Apple Pay was announced back in September, along with the iPhone 6 and iPhone 6 Plus. Last week this contactless payment system went live with iOS 8.1 update. Apple reported an astounding number of registered credit cards in the first hours: users registered over one million credit cards in just 72 hours. Bear in mind that this is an additional one million credit cards, on top of those that are linked to the 800 million existing iTunes accounts. This may be a positive hint that Pay might succeed where so many others have failed (remember Google Wallet anyone)? Let us take a look at what Apple Pay exactly is and what it can mean for your business.
What is Apple Pay?
Apple states: “Apple Pay provides an easy and secure way for users to buy physical goods and services in your app.”. The newer Apple devices, such as the iPhone 6 and 6 Plus, can now communicate wirelessly with point of sale systems using NFC (Near Field Communication).
You start by linking your credit card, either via iTunes or by taking a picture of it. All the credit card information gets stored in a separate, secured, probably encrypted chip, dubbed the “Secure Element”. If you ever want to access the information on the chip you need to prove your identity by holding your fingerprints on the Touch ID sensor. This should prevent further disaster when your phone gets stolen.
Paying is very easy: just hold your device close to the point of sale system, press your finger on the sensor and you just bought something. Obviously this will only work with the newer devices (iPhone 6 or 6 Plus) since the older devices do not have a NFC chip. Older devices can use Apple’s watch (expected in early 2015) to pay via Pay. It can be used to pay for physical goods, services (membership fees, tickets etc.) and in-app purchases.
Opportunities in Apple Pay
Apple Pay stays in the United States, for now at least. It is safe to assume that it wil arrive in Europe at some point next year. The first opportunity in Apple Pay is for the banks: actively supporting Pay can be a way to establish an image as innovative and revolutionary bank. Furthermore Apple Pay can be considered safe: it uses two factor authentication by default: you must have your own device to pay and you must scan your own finger print. A stolen device does not result in fraudulent transactions, whereas a stolen credit card or even credit card details can be quite problematic.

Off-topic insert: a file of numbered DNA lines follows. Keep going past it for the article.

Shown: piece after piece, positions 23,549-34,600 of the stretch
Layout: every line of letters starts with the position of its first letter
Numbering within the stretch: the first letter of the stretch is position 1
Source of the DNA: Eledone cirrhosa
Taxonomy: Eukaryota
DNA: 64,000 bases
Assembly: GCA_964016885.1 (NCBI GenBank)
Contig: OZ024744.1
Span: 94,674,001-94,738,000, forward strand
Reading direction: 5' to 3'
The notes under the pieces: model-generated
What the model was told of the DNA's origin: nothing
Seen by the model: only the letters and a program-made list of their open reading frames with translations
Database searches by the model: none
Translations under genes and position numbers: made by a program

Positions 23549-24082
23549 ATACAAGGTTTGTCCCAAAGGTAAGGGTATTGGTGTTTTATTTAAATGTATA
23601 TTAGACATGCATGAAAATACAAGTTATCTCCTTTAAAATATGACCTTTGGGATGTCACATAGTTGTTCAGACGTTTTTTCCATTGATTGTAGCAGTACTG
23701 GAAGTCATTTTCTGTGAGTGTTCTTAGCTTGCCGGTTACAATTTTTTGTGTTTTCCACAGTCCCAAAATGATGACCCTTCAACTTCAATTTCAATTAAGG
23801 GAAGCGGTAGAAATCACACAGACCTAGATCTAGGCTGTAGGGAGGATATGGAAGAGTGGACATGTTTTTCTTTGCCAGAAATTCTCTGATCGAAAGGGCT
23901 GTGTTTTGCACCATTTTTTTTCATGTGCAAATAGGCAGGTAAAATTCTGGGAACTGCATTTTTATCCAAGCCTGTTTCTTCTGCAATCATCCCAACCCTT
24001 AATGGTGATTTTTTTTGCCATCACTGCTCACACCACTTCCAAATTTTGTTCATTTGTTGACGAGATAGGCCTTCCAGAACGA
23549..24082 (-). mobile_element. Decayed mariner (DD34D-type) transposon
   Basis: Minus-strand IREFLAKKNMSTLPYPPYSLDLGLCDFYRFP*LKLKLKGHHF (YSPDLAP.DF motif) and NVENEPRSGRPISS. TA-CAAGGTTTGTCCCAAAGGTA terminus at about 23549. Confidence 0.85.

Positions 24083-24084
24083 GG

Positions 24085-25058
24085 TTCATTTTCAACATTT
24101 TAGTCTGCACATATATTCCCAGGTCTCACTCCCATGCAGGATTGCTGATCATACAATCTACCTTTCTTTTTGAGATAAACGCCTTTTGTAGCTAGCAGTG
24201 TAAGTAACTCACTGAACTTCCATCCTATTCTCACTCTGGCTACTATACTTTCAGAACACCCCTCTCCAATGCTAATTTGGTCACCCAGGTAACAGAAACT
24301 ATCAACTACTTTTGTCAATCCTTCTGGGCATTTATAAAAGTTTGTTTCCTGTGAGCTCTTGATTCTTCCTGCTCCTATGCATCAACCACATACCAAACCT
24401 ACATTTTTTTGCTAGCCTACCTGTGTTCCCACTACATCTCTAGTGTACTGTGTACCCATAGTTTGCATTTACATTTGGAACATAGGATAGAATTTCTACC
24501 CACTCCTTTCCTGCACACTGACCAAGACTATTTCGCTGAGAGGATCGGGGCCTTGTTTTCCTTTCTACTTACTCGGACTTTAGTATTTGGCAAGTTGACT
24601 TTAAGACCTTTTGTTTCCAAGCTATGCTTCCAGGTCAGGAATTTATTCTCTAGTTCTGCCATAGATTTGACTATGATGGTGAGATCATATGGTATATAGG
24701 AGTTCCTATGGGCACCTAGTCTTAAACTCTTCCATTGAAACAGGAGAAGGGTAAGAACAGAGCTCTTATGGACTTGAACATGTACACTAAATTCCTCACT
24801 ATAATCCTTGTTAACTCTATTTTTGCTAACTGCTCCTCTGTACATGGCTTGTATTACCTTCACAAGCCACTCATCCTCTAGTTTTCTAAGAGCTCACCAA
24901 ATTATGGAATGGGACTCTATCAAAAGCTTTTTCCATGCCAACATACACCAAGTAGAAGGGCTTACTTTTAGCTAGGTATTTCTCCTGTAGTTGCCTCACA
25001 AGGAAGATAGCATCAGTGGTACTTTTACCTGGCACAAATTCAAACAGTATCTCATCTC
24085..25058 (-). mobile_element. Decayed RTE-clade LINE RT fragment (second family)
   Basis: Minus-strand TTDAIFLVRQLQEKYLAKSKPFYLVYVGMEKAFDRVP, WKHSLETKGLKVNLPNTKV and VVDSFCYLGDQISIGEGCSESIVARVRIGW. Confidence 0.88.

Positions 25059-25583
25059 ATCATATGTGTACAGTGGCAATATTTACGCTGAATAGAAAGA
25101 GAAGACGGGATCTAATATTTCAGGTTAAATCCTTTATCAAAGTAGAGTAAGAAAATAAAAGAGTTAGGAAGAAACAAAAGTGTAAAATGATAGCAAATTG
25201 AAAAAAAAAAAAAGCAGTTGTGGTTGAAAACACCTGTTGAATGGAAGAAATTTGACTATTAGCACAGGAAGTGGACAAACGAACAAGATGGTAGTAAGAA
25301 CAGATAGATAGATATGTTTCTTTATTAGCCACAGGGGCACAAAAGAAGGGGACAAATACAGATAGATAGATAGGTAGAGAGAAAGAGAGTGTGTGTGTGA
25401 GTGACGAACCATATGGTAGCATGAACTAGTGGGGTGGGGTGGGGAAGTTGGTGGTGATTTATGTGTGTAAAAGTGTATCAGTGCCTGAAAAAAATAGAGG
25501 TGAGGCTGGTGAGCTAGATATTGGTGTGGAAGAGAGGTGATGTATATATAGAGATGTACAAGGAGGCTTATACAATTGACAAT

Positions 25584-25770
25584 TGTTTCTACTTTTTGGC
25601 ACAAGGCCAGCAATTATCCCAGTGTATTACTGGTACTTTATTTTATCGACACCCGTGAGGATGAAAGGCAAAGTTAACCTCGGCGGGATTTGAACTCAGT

The easiness of Apple Pay will increase the adoption of in-app purchases. Marketers can engage the full arsenal of Apple technologies to get a more direct interaction with their customers. Passbook can be used to store loyalty cards, iBeacons can be used to trigger a targeted advertisement when the user enters the store and of course Apple Pay is used to seal the deal. Customer information, location and easy payment all bundled in a single platform can create a marketing dream.
A little example: as a proper mobile expert I enjoy a good coffee every now and then, mostly at 10 in the morning and at 2 in the afternoon. A coffee shop could learn my coffee patterns by using a Passbook loyalty card (and the “what’s in it for me” is that I get free coffee from time to time). They would know my favourite flavour of coffee (with quite a lot of milk actually). Now imagine me rushing to the train at around 2 in Brussels as I pass by that certain coffee shop. The app detects the iBeacon installed in the shop and presents me with a popup “Need a coffee for on the train? Get your favourite for just two euros”. Hard to resist… Just pay using Apple Pay, perhaps even before you get in the actual shop, grab your drink and off you go.
This technique will not only work for coffee, but for everything that you like: be it beer, games, boats… Expensive times may be ahead.
We are certainly looking forward to deploying new solutions using Pay. Can it leverage your business? Get in touch to find out.